They do this through compartmentation – where fires are closed or sealed off from other sections of large or complex buildings.
Both fire risk measures are especially important for:
- Saving lives and protecting occupants in a building from fire and smoke whilst making an emergency escape
- Limiting the spread of fire and smoke throughout the building in advance of the emergency services arriving
- Minimising property damage
Fire shutters and curtains can be integrated into active fire protection systems to automatically respond to the presence of fire via connection to a central fire alarm system by automatically opening or closing. This creates a barrier to fire and smoke and allows more time and safe passage for occupants to escape the burning building.
Despite their similarities, fire shutters and fire curtains are often confused as the same thing. There are a number of differences that set these two products apart.
What are Fire Shutters?
Fire shutters look very similar to regular steel shutters; they’re both made from sections of galvanised steel lath making a full “shutter curtain”.
The difference between a fire shutter and a regular steel shutter is that the fire shutter has had a number of small adaptions to ensure that the integrity is not compromised under fire conditions. The fire resistance level of a fire shutter has been tested and is rated between 60–240 minutes, according to BS EN 16034:2014.
Fire shutters can be upgraded to include a performance insulation core to reduce the thermal energy transference. This means the shutter can have a fire blazing on one side and feel relatively “cool” on the other side. These are known as “twin skin” fire shutters.
In the event of a fire, a fire shutter is designed to automatically ‘close’ and contain a fire when it detects fire (heat or smoke).
Due to their construction, fire shutters can also act as a decent form of security over an aperture.
What are Fire Curtains?
A fire curtain is a vertically descending, fire-resistant curtain, usually made from using a mixture of synthetic and treated materials including interwoven Kevlar and stainless steel thread.
Although they operate in a very similar way to fire shutters and have a very similar purpose, fire curtains are visually less obtrusive than their shutter counterparts. This makes them more versatile and suited to a wider variety of business premises with no compromise to safety.
Fire curtains are also generally better at restricting the flow of smoke due to the fact the “curtain” is one continuous piece of material rather than being made from a number of “slats”. In fact, fire curtains can offer smoke resistance up to BS 1634-3 which fire shutters do not.
On other hand, because fire curtains are made using a fabric, they do not offer any security and should not be used as such. This is one of the benefits of choosing a fire shutter over a fire curtain.
Key Differences Between Fire Shutters & Fire Curtains
Traditional fire shutters have a more industrial and obtrusive appearance – with chunkier detailing and more visible fixings.
Due to their relative “thickness”, fire shutters roll up into quite a large coil and consequently need larger housing above.
Fire curtains, on the other hand, have a very small overhead box; owing to the fact the curtain can roll up much “tighter” than the shutter. The box is easily hidden from sight and unobtrusive. They also offer flat bar options for seamless closing onto the ceiling.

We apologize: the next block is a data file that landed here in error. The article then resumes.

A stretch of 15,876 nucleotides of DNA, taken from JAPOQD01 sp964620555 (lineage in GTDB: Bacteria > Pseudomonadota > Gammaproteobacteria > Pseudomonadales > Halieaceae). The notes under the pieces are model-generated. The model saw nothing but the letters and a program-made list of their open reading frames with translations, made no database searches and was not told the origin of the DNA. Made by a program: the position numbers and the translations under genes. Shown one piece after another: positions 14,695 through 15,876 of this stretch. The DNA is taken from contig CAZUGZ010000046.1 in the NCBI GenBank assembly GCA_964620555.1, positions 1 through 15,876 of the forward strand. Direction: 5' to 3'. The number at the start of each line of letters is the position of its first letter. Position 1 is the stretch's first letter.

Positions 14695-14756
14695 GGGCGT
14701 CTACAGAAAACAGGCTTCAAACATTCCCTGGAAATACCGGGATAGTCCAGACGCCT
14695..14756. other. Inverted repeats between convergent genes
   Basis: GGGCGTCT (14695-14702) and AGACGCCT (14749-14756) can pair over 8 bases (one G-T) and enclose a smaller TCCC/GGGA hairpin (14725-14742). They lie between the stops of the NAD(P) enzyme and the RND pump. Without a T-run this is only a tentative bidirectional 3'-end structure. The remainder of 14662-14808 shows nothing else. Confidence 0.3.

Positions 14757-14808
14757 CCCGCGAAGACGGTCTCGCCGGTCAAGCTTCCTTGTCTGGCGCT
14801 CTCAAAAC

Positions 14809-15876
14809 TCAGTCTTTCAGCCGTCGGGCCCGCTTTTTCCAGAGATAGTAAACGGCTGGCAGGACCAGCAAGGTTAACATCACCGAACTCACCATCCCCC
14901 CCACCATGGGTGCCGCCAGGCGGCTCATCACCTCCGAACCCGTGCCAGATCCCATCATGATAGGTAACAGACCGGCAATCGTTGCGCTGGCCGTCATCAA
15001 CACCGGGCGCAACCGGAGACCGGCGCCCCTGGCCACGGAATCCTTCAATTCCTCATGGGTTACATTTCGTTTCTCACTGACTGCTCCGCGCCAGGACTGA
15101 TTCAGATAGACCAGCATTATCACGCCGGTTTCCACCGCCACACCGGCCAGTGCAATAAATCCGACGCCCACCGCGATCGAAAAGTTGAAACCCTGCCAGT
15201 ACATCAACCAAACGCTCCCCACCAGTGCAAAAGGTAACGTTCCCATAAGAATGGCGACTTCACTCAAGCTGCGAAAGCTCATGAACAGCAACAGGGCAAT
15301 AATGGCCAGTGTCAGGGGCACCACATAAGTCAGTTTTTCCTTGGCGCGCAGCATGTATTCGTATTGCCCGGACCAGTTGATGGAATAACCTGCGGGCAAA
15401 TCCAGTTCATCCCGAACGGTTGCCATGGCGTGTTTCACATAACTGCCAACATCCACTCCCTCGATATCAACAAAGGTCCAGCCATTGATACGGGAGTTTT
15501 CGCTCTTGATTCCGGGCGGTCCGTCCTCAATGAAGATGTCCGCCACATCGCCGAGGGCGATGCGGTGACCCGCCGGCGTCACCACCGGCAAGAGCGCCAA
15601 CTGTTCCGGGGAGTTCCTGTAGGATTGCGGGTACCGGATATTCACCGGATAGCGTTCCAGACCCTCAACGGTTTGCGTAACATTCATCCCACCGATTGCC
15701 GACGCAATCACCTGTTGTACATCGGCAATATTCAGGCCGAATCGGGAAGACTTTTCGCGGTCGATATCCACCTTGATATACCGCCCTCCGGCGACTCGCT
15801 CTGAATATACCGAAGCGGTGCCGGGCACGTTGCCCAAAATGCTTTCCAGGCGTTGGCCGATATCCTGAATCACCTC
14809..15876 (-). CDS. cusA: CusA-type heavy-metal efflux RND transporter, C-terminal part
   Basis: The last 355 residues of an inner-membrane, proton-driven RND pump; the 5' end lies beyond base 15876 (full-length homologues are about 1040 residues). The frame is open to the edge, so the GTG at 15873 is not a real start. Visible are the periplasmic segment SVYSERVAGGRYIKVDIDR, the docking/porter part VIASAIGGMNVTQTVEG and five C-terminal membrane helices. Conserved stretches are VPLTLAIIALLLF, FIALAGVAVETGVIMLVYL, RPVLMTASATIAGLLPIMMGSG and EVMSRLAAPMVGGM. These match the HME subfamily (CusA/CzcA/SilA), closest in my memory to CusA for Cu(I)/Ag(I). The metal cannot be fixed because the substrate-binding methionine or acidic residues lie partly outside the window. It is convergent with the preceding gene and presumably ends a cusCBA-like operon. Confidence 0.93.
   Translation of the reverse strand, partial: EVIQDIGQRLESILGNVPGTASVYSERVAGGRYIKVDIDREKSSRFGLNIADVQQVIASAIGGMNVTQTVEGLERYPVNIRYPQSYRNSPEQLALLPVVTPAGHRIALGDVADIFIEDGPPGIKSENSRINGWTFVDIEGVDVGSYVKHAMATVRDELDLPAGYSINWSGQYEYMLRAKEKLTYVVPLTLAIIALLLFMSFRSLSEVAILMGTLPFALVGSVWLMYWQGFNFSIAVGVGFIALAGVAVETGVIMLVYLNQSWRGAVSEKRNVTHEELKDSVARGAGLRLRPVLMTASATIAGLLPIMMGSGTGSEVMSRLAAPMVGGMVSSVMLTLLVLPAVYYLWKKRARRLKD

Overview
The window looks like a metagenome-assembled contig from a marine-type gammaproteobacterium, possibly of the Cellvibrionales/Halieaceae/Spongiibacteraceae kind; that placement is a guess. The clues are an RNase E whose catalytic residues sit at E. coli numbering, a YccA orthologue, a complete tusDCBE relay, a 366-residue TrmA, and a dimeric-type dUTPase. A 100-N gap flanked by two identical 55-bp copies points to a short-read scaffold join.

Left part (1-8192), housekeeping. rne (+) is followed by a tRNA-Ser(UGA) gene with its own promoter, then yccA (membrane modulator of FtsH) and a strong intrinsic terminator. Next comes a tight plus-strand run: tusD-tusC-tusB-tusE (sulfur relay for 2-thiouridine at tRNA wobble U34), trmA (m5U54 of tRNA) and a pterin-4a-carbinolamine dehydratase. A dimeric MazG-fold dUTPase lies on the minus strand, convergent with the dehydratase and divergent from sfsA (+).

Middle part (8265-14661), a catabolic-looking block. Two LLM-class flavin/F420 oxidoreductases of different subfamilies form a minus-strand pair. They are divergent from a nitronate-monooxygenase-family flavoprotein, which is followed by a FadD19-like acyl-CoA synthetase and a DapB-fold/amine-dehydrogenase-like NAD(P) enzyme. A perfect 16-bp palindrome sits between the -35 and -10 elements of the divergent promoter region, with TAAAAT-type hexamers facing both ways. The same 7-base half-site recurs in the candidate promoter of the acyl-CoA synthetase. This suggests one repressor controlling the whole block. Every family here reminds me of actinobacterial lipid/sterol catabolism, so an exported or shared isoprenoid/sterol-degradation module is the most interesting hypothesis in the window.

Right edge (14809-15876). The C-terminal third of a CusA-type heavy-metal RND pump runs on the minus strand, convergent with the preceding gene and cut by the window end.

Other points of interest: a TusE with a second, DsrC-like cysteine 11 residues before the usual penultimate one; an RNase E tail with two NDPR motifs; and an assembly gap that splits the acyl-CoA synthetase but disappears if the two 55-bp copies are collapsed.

For this reason, fire curtains blend more seamlessly into modern spaces, have neater lines and are generally more architecturally pleasing with their hidden fixings. They can also span wider distances due to the fact they weight significantly less.
A fire shutter curtain is constructed from a number of interlocking steel slats.
A fire curtain curtain is made from flame-resistant woven or stitched fabric.
As fire curtains are fabric-based, they are not to be used as security products. The shutter system on the other hand, can be utilised as both.
Depending on the size of the opening, fire shutters can be extremely heavy; often weighing between 800kg to 2000kg. As such, heavy lifting equipment will usually be required to move and install fire shutters.
In comparison, fire curtains are much easier to install due to their relative weight; often not requiring any specialised heavy lifting equipment. They are also easier to transport.
Fire shutters are generally cheaper than fire curtains. However, fire curtains may be more suitable depending on the space you have.
If your project can handle the weight of shutters, side guides and the head-box, then fire shutters are usually the most cost effective option.
Bear in mind, you would also be unlikely to use fire curtains daily to “close areas off”. They would only really ever be used in the event of a fire.
Both fire shutters and fire curtains can be operated via single phase, tubular motors. However, depending on the weight, a fire shutter may require 3-phase power if the opening is particularly large.
Both come with a variety of different control panels that allow you to integrate the door with your existing fire alarm system.
Both fire shutters and fire curtains can be successfully integrated into most fire prevention systems and will help contain flames and prevent the spread of a fire.
Fire curtains make an excellent, unobtrusive option with better smoke control qualities. Fire shutters, although bulkier, are generally more cost effective and can also be used as part of your security measures.
Of course which you choose will be entirely dependent on the location and your needs.
To find out more about the difference between fire curtains and fire rated shutters, call UK Roller Shutters today on 01384 221743 or contact us here.